Now that we have established these facts, I think I was lucky to have been a kid growing up in the 1950s, because television at that time was filled with all the film library product of the 1940s, 1930s, and to some extent the 1920s. All at once. I didn't have to spend three decades to catch up with all those films. They were simply resurrected as a group -- old movies -- and dumped onto television at one time. My time! As a kid. There they all were.

Today we have hundreds of TV channels; just try to find some of the things we were fortunate enough to have seen and be influenced by as American kids in the 1950s and 1960s. The best of these programs are still shown today on specialized channels, but can kids find them? If so, with all they have to choose from, will they select these classic films of the past to watch? If not, what are these kids watching instead that will constitute programming they will be nostalgic for when they grow up? If any. If they even grow up.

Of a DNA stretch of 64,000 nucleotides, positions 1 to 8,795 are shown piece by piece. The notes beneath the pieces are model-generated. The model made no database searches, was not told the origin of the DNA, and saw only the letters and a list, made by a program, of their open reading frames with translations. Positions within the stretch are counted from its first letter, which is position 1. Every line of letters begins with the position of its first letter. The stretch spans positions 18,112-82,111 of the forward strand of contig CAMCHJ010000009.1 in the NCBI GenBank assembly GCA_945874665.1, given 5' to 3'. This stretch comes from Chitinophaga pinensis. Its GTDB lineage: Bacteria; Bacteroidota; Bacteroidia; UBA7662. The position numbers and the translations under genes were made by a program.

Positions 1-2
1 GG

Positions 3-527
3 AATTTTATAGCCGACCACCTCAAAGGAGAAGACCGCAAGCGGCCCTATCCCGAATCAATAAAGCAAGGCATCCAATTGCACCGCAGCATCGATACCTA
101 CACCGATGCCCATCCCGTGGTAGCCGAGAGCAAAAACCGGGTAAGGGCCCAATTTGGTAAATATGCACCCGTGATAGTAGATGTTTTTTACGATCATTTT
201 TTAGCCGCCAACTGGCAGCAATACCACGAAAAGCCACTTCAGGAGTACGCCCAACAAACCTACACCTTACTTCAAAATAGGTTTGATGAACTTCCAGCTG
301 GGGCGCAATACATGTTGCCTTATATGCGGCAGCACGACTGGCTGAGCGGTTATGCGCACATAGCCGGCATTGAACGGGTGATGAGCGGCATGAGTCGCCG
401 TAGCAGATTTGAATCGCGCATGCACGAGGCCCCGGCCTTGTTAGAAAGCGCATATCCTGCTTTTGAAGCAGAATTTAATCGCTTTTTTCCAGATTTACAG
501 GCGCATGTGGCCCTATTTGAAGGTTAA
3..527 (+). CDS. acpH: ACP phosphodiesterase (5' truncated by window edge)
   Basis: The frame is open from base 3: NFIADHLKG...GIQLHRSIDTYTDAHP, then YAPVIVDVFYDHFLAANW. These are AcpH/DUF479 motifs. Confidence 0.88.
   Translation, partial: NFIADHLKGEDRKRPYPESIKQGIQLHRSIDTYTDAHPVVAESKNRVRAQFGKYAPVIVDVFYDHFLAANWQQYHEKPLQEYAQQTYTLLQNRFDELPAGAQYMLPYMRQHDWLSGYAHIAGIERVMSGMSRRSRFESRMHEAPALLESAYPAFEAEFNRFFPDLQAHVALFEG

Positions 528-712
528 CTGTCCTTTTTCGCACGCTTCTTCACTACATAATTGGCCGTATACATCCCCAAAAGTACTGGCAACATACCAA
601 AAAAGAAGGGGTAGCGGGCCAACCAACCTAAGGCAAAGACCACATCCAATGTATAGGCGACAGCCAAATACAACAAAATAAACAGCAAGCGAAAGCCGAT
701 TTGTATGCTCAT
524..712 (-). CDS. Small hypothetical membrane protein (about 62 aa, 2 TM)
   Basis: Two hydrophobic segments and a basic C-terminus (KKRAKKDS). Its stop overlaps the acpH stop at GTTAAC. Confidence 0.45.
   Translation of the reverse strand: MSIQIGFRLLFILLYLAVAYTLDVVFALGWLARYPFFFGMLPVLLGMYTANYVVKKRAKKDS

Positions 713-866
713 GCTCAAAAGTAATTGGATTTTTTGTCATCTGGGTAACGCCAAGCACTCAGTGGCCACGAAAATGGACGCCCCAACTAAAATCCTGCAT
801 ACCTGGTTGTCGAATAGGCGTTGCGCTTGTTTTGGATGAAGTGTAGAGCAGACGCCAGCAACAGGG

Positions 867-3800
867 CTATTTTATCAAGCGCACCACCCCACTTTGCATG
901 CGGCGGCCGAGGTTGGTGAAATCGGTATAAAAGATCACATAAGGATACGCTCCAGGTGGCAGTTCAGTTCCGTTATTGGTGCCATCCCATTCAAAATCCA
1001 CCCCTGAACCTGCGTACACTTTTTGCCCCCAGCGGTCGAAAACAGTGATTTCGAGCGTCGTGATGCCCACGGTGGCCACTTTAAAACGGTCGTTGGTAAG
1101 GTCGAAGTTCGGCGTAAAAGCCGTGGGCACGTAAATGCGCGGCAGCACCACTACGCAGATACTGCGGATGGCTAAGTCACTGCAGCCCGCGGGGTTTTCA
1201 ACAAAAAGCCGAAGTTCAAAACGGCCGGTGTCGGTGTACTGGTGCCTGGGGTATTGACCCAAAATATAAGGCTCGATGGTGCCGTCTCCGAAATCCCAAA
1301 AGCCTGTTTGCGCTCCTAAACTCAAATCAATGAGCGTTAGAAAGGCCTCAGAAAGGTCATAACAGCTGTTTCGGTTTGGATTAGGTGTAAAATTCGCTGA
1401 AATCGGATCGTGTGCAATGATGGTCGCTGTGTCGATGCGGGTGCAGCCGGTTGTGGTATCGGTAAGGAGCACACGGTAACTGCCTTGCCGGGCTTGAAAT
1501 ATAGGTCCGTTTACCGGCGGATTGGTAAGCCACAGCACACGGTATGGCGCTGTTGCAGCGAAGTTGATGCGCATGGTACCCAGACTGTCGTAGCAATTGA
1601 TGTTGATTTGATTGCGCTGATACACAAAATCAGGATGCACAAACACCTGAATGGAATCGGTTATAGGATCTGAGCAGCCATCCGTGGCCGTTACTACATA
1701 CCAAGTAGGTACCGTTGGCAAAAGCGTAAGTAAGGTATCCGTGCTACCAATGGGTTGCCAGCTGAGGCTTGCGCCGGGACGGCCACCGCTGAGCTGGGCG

Like every other American kid at that time, I watched these films casually, and enjoyed them. It wasn't until I entered college that I discovered film societies, and that there was a legitimate outlet for someone with a serious interest in film. Which I didn't realize I had, until I got to the University of Minnesota, the third largest college campus in the country. It was there I met Ron Hall, who introduced me to Leonard Maltin, who introduced me to Al Kilgore, who introduced me to Bill Everson, who was the mentor for everyone, worldwide, who knew and cared about great films of the past.

Quickly I learned about Blackhawk Films, where I eventually went to work. They had a license from Hal Roach Studios to sell 8mm and 16mm prints for non-theatrical use to film collectors. I became one! From there I started going to Cinecons, plus the Sons of the Desert had just been founded by Jack McCabe. In 1969 I was elected Grand Sheik and Exhausted Ruler of the third oldest chapter in the organization, the Block-Heads tent. It was fun, I liked the people. Then I was fortunate enough to turn an avocation into a career. Because I soon abandoned public accounting, as a CPA, in what now seems like another lifetime ago.

You asked, "If you were a great fan of L&H as a child, how did this help form your education as a writer?" I have no education as a writer. I took one journalism course in graduate school as an elective because I thought it would be easy. I never took a film course, of any kind.